1875 – On this day the men of the NWMP post at Swan River Manitoba, held a snake-killing contest. By the end of the day 1100 snakes had been destroyed.
1878 – Photograph of the NWMP band at Fort Walsh. Members in the photograph are (left to right): Boyld, Sinclair, Davis, S/M Lake, Pringle, Workman, Sgt. McDonell, O’Keff, Brown and Cpl. Parks. (Source of photo – RCMP Historical Collections Unit – “Depot” Division).
1876 – The first band of the North West Mounted Police was formed at Swan River, Manitoba. Their instruments were paid for by the 20 members themselves after the government refused the Commissioners request to pay for the instruments and shipped from Winnipeg by dog-team. The band’s debut on Queen Victoria’s birthday was conducted by Sergeant-Major Thomas Horatio Lake. Seven additional RCMP bands existed in various locations during the first 30 years of the force’s history.
1974 – A celebration was held in the northern settlement of Aklavik, N.W.T because the State of Alaska had settled several land claims with many individual Eskimo’s throughout the north, including some of the residents of Aklavik. A large quantity of liquor was flown into the normally “dry” community from Inuvik, 70 miles away and residents of all ages partied until all of the liquor had been consumed.
Around 10:30 pm after drinking heavily with Charles Bell Koe age16 and two other friends, 16-year-old Eugene Lawrence Thrasher left his buddies and went over to the local Hudson’s Bay Company store. There he proceeded to smash out a window of the store and steal a 30-30 rifle and ammunition.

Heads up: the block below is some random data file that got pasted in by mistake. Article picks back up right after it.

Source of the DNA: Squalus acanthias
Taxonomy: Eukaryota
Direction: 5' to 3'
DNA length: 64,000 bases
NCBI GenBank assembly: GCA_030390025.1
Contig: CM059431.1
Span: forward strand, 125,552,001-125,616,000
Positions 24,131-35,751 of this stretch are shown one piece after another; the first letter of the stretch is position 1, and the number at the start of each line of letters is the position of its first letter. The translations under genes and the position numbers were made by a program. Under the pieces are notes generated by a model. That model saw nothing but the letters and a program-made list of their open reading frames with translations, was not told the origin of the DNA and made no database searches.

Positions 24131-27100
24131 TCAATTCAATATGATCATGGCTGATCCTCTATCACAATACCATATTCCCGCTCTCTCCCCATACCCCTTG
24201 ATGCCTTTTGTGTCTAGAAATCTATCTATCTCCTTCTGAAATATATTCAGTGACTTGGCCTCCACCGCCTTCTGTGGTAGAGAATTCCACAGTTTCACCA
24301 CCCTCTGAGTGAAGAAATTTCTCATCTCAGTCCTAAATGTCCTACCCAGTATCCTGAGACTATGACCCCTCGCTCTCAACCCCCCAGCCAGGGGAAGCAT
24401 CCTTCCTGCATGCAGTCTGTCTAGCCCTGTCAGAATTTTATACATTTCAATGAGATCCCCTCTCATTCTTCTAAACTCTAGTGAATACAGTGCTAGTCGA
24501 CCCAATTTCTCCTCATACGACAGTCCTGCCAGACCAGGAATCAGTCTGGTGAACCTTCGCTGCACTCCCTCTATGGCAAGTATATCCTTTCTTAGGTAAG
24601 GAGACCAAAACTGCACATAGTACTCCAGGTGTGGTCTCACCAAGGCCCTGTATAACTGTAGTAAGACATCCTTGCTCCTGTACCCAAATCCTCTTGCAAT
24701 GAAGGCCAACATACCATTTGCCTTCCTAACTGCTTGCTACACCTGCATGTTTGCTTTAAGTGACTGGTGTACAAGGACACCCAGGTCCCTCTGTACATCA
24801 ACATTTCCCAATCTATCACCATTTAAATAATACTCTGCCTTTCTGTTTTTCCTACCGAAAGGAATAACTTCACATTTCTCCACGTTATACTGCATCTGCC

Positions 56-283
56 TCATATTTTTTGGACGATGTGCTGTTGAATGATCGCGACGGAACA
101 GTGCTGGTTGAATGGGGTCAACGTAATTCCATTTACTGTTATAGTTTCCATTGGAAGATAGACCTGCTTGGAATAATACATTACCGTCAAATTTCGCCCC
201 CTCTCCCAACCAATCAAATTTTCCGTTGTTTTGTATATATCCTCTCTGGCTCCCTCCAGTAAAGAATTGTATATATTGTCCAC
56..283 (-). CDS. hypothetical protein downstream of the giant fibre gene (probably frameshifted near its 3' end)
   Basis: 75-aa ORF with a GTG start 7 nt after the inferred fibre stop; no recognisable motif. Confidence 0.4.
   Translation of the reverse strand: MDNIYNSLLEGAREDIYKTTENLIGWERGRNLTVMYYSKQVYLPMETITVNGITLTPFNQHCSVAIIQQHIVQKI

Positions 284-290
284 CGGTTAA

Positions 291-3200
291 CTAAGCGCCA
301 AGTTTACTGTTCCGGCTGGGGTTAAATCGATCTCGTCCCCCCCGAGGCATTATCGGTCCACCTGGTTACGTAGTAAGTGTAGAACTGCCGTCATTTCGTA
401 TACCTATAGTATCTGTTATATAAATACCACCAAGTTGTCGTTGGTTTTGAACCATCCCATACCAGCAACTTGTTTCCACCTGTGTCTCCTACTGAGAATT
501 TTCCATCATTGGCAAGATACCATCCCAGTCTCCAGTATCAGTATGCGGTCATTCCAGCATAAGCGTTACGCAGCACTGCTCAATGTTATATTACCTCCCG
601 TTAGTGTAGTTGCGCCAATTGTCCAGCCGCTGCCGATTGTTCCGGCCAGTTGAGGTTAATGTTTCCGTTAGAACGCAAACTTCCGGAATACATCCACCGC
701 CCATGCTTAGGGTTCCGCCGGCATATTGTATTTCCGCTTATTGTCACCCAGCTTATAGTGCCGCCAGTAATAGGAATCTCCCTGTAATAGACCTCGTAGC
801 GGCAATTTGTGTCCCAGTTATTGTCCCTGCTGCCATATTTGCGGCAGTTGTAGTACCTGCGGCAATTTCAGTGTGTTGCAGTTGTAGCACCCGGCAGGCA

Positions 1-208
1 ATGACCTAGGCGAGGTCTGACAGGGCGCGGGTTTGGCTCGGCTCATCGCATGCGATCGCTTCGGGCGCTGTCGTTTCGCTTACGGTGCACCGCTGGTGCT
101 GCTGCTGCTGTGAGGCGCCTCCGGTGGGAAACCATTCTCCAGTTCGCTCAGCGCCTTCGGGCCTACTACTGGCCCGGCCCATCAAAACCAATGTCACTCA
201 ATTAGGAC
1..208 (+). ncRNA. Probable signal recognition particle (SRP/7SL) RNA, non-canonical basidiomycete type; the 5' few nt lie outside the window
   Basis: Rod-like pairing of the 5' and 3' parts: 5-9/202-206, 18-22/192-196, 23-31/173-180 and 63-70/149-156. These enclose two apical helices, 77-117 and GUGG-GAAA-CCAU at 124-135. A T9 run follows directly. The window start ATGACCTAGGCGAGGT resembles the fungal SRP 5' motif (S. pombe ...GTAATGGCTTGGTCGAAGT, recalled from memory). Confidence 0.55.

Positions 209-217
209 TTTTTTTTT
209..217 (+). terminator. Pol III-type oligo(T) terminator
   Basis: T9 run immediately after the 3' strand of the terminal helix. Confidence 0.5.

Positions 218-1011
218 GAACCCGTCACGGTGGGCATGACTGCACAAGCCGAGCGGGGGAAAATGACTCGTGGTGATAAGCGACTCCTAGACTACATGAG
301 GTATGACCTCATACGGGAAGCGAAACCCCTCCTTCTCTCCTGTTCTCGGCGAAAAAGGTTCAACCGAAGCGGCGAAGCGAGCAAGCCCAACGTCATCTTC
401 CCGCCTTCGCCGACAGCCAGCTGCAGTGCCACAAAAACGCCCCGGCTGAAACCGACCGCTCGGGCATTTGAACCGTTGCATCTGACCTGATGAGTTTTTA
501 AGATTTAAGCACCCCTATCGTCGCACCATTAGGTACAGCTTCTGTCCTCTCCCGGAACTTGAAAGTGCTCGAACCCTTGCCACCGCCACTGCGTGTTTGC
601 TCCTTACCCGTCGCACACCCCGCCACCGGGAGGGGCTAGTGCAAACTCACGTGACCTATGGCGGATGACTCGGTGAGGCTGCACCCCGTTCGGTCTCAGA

The manager of the Hudson’s Bay store and his wife heard the commotion and looked out their widow and saw Thrasher walking by their house carrying the rifle and go into the rear of the Roman Catholic Mission House. Shortly thereafter they heard a single shot and observed the gunman leave the Mission and head towards the bush. They immediately call the police and reported what they had seen.
Constable #26992 Charles (Chuck) Fenwick Bunting rushed to the scene and saw a man walking along the riverbank. When he went inside the Mission he discovered that the resident priest Father Jean Franche had been shot in the stomach and learned that the priest had thrown Thrasher out of the Mission. As a result the gunman had fired a shot through the door after the Priest had closed it on him. While Sister Anna Marie Broduer phoned the Nurses station, Constable Bunting placed his coat over the wounded Priest to keep him warm and then rushed after the assailant.